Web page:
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In a 16-year labour of love, Sir Robert and his wife, Rosemary, have transformed a barren corner of County Tyrone into a wildlife haven.
“When we acquired the first five acres, it was a rural desert, neglected and devoid of birdsong. It was nothing like the landscape Rosemary recalled from her childhood here, when there were skylarks, curlews and many small birds. We decided to try to turn the clock back.
“Neither of us were experts in biodiversity, we knew nothing of garden design, had little spare cash but we had a dream. We played it by ear and started planting trees under our own steam – over 1,000 whips of alder, oak, maple, ash, hazel and pine. We excavated three large ponds, thickened up existing hedgerows to form small woods and sowed a wildflower meadow. Then we waited with bated breath.
“Before long, the new ponds were visited by hundreds of frogs and newts, as well as heron, buzzard and otters. Mallard, teal, moorhen and water rail began breeding, the occasional dabchick, cormorant or merganser dropped in, and great diving beetles, ram-shorn water snails and water boatmen appeared. Fieldfares, house martins and swallows came in droves, charms of goldfinches swirled around the thistles and sparrow hawks hunted. Irish hares and barn owls appeared, the first seen in the area for over thirty years. Results of what seemed at times, a crazy scheme, exceeded our wildest dreams.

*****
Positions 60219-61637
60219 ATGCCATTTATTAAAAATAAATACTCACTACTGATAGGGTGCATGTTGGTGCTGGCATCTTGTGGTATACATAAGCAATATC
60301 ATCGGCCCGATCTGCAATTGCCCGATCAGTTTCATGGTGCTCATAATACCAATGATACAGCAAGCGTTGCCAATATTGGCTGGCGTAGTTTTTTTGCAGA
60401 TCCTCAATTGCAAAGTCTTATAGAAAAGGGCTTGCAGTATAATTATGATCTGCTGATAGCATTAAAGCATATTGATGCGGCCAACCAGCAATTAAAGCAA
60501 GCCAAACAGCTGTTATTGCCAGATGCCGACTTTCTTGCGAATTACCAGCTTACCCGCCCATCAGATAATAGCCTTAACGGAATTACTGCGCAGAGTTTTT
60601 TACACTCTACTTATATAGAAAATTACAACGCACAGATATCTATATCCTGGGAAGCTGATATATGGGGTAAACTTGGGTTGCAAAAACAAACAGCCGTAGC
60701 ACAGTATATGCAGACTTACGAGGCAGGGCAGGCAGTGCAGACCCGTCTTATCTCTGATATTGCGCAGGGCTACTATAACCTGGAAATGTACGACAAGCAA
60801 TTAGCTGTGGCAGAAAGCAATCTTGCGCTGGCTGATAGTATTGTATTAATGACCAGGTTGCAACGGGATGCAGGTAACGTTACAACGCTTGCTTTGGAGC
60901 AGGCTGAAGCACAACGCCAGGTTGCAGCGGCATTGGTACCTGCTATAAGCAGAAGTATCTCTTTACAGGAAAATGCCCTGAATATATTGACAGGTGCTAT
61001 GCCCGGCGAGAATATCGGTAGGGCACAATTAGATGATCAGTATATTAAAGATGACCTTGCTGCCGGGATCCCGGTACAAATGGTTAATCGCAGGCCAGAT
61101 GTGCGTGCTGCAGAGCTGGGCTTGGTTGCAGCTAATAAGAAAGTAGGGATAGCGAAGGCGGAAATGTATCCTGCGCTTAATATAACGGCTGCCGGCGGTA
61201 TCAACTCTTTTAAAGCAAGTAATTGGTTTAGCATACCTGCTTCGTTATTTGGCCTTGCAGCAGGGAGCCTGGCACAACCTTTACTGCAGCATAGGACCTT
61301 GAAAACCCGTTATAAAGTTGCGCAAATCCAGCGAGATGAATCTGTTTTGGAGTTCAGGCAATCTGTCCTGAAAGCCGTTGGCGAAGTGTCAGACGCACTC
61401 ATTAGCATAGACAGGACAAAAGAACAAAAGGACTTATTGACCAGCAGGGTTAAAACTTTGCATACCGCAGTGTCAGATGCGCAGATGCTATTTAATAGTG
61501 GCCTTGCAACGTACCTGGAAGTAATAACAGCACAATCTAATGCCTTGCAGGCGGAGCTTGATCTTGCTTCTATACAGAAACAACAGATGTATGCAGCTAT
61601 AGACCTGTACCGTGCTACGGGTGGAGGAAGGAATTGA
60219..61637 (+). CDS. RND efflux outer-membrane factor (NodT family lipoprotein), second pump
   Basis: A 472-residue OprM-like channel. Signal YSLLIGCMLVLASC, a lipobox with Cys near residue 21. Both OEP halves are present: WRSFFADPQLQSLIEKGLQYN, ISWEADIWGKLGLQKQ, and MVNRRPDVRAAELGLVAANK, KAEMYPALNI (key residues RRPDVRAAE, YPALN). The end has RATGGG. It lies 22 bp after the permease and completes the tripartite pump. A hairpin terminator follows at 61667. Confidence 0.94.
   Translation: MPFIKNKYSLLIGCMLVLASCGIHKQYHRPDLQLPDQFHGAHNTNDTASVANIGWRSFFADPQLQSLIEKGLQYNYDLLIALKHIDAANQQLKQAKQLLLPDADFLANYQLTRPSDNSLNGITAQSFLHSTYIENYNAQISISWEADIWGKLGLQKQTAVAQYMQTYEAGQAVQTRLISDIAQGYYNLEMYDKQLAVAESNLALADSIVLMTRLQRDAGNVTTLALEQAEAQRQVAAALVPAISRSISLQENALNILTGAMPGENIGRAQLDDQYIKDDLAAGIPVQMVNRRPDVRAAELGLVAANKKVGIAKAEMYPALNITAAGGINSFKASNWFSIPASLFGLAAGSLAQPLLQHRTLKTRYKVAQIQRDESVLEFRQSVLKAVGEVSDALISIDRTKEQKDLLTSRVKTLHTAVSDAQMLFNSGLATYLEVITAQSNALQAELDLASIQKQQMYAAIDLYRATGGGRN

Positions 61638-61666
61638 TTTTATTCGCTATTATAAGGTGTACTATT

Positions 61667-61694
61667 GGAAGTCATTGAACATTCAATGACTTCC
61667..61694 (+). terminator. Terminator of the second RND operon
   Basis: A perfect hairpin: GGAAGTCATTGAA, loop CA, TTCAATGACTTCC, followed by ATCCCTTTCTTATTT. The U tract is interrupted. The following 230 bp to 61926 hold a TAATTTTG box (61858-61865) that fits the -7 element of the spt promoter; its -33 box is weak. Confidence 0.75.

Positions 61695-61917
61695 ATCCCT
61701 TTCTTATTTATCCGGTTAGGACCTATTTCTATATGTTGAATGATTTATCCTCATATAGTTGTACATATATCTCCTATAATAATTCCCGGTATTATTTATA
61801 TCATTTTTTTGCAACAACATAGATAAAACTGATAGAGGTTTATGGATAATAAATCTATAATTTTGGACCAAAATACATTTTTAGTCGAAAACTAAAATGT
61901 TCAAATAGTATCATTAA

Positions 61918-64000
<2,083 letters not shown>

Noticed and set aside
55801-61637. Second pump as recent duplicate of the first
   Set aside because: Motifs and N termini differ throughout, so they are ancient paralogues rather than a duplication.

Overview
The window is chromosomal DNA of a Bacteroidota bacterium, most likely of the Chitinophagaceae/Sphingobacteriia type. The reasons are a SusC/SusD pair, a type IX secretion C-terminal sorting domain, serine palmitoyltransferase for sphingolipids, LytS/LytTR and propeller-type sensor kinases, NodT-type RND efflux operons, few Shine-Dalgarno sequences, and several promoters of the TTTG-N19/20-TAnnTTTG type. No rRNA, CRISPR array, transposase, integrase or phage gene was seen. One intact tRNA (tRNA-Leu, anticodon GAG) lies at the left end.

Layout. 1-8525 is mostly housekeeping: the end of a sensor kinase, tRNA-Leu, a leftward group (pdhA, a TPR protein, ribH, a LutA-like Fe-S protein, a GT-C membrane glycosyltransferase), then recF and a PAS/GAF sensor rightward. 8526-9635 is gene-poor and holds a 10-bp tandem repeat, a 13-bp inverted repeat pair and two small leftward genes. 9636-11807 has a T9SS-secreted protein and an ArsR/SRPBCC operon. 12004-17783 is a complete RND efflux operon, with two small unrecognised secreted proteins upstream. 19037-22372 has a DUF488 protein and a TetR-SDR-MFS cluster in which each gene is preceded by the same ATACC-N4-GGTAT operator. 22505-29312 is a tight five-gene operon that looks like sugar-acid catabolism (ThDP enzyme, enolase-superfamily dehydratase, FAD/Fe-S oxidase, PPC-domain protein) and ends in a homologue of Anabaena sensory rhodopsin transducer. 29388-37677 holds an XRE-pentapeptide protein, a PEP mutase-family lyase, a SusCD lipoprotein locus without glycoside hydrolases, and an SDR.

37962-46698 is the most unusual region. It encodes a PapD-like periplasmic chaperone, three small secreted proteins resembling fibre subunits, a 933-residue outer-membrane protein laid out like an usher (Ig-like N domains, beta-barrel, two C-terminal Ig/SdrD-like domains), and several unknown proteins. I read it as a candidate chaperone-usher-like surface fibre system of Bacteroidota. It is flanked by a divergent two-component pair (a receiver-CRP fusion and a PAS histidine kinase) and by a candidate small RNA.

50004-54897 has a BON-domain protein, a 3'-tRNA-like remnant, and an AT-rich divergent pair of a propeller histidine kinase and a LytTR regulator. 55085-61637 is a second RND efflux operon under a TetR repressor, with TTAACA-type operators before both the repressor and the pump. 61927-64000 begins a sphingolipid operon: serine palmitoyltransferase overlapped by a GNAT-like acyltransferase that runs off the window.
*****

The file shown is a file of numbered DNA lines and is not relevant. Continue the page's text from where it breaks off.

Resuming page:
“When another nine acres came up for sale on our boundary, I applied for a forestry grant with the guidance of the Woodland Trust and put in another 4,500 native trees, creating 12 acres of woodland in total. A neighbour had already planted 38 acres of woodland and the farmer opposite is set to plant a further 22 acres so with our planting and the mature woodland in Seskinore Forest we now have a very sizeable woodland area.
“To date, we’ve spotted 64 bird species, many of them nesting, and 12 mammals – this morning we were watching hares on our lawn. When I look at photos of how it used to look, I wonder how on earth we got started in the first place. But we’ve managed to create what we’ve come to call the Fod, short for ‘Field of dreams’.”
Over the years we have come to realize that wildlife gardens are different. They look different, sound different and are magical and alive. In creating them we can feel we have made some small contribution towards preserving what we have. We now have our own ‘bee-loud glade’ with a dawn chorus which in the spring and summer is truly spectacular. If two total amateurs can achieve this turnaround then anyone can. It is a question of changing the way we think about gardening and wildlife and taking action rather than wringing our hands and sitting back. We set out fifteen years ago with an improbable dream but, in our small way, now feel we have managed to make a difference. In order to sustain our country’s wildlife the bottom line is that we must try to plant our meadows, build our ponds, plant our woodlands and rethink our gardening practices. Committed people can change the world. We must be prepared to put in more than we take out. In our view it is well worth the effort!
The book ‘Field of Dreams’ was published in May 2018 and has received excellent reviews.
Bob will talk to us about his wonderful wildlife garden in what is sure to be a truly inspiring and uplifting lecture.
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